Shortly after we left New Orleans, Louisiana Environmental Action Network released a short report on EPA's air monitoring data that showed some troublesome indications that the oil spill was negatively affecting the air quality and possibly the health for people working, living, and fishing in Venice, LA.

In Biloxi, Mississippi, fishermen and shrimpers shared similar concerns, but also worried that they were being undercut, as compared to their counterparts in Louisiana.  Thao Vu, Director of Mercy Housing, Vietnamese Martyrs’ Catholic Church, which provides services for the estimated 8,000 Vietnamese people in the region, brought 5 fishermen and shrimpers to the meeting.  They told us stories of fishermen in Biloxi and Mobile that were being offered half the interim settlement amounts by BP, as their counterparts in Louisiana.

In times of emergency, it is the most vulnerable communities (low-income, people of color, and immigrants) who receive the least protections and benefits. We learned from Katrina that if you were poor, you were more likely to be flooded out of your home, denied benefits, denied recovery funds, denied a right to return, and often would be left with a neighborhood wrought with toxic contamination in the soil.

As I heard these heartbreaking stories of struggle from independent commercial fishermen, I wondered whether the oil spill would not only eliminate the wealth of seafood and wildlife in the gulf coast, but also these communities, who have already faced so many challenges to their way of life.  As we begin to learn about the ecological cost of the oil spill, I grow concerned that we may overlook how this oil spill also affects communities that depend on its fragile ecosystem.

Moving forward, I left the Gulf Coast knowing that:

  • BP must be held accountable.  As my colleague Regan Nelson wrote, “We must work to ensure that BP is doing everything possible to protect from harm the people, wildlife and wild places not yet injured by the spill, and to facilitate recovery and rehabilitation of those who have been injured.” 
  • Information provided to the community must be transparent, readily available, and translation provided.
  • BP must make the claims process fair and transparent for everyone affected by the oil disaster.
  • Workers engaged in the cleanup of the oil must be provided with adequate training and personal protective equipment.

NRDC is committed to providing legal, policy, and technical assistance to these communities in the present and in the long term.  As after Katrina, we will work with many of the communities to identify what issues are of greatest need and then match our strengths and skill sets to make a real difference.  As dolphins, turtles, and other wildlife wash ashore, let’s not forget the human face to this disaster and the impact that will be felt in communities all over the Gulf Coast for many years to come.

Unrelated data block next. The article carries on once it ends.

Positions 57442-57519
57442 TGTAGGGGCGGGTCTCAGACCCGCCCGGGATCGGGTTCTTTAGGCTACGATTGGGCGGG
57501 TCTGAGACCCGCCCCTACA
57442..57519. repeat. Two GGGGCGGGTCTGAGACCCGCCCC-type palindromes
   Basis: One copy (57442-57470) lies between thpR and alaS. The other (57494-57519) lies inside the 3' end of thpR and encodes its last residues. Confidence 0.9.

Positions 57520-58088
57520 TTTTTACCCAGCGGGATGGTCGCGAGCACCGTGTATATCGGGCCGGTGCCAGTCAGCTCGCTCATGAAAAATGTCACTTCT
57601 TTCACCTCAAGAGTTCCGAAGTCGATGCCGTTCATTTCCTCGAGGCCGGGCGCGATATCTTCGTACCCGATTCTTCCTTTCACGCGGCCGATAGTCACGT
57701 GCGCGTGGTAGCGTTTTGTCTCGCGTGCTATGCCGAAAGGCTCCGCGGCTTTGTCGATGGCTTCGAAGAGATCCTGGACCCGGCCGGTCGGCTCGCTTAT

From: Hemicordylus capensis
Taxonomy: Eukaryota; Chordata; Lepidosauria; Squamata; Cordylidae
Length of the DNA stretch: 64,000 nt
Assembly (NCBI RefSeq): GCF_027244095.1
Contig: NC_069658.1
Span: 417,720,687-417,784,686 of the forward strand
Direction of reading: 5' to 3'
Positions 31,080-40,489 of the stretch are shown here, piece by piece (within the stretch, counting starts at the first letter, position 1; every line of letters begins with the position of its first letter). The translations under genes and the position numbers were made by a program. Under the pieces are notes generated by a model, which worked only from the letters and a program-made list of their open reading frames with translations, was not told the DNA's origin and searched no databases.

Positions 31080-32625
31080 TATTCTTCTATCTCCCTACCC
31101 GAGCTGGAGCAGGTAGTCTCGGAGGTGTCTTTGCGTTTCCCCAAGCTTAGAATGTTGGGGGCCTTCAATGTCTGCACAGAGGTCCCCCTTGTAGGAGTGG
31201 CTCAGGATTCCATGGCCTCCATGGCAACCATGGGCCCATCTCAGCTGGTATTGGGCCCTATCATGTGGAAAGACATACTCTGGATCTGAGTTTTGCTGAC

*The Gulf Coast Fund (GCF) is a foundation that funds all of the community-based groups and individuals mentioned in this blog.  GCF is taking action to address the BP oil spill and working directly with community leaders and frontline responders. If you want to donate money to directly help Gulf Coast communities, NRDC encourages you to donate to the Gulf Coast Fund.

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Bill G.May 14 2010 02:41 AM

Okay, give me a break, was watching Anderson Cooper who is good, but why are not his guest being more candid like this.

BP is a for profit business, and its an excellent biz descsion to not allow media and such to get close to the spill. It helps their bottom line to minimize, justify and rationalize the spill. Thus more profit, its about profit, plain and simple. I own a biz and I belive in profit, just not at the expense of exploiting the environment.

If they can spend millions on finding, drilling, and exploring for oil, why in the heck did they not figure out how to stop a spill that could occur, because that cuts into profit, again plain and simple.

And stupid america we just let them do it, what the hell is wrong with our environmental laws that we cannot force the pre-safety measures on spills or in this case gushers.

This oil company is sickly rich, and yet what they give us in return is drilling irresponsibility.

Why is not Obama as much as I like him, not putting the hammer down and getting the coast guard there and implement military assistance, then billing BP, hum, what is the wait, sorta like how long it took Bush to get
aide to Katrina.

Some greedy white collar guy in the government gets more attention, jail time and such for stealing say 50k. But not the oil companies, is the gov afriad to piss them off and they drill outside USA, are we that addicted to oil?

I mean somebody help me out here, am I out of line?

Thinking not,

Maximo Gomez NacerMay 17 2010 09:42 PM

The human cost of oil spills goes far beyond the lost of income of people living in the littoral. The real human cost of the dependence on oil is associated with the cost of the war, the industry of explosives to maintain it and the lost of numerous human lives. Here it is good news: We do not need the oil in order to produce heat, or to conserve our food, or to produce light or to transport a cargo from any size. Gravity can do it for us by simply using the water that comes from the sky or the water from the immensity of the oceans. Any small community -virtually anywhere on the planet-can develop self sustainable resources. Human work becomes again the source of wealth and in a world where the natural resources can be renewed infinitely by human work; the sense of loving your neighbor as you love yourself can be practiced as a religion. The value of harvesting food and its abundance will bring renewed meaning to the family values and a new connotation to human life.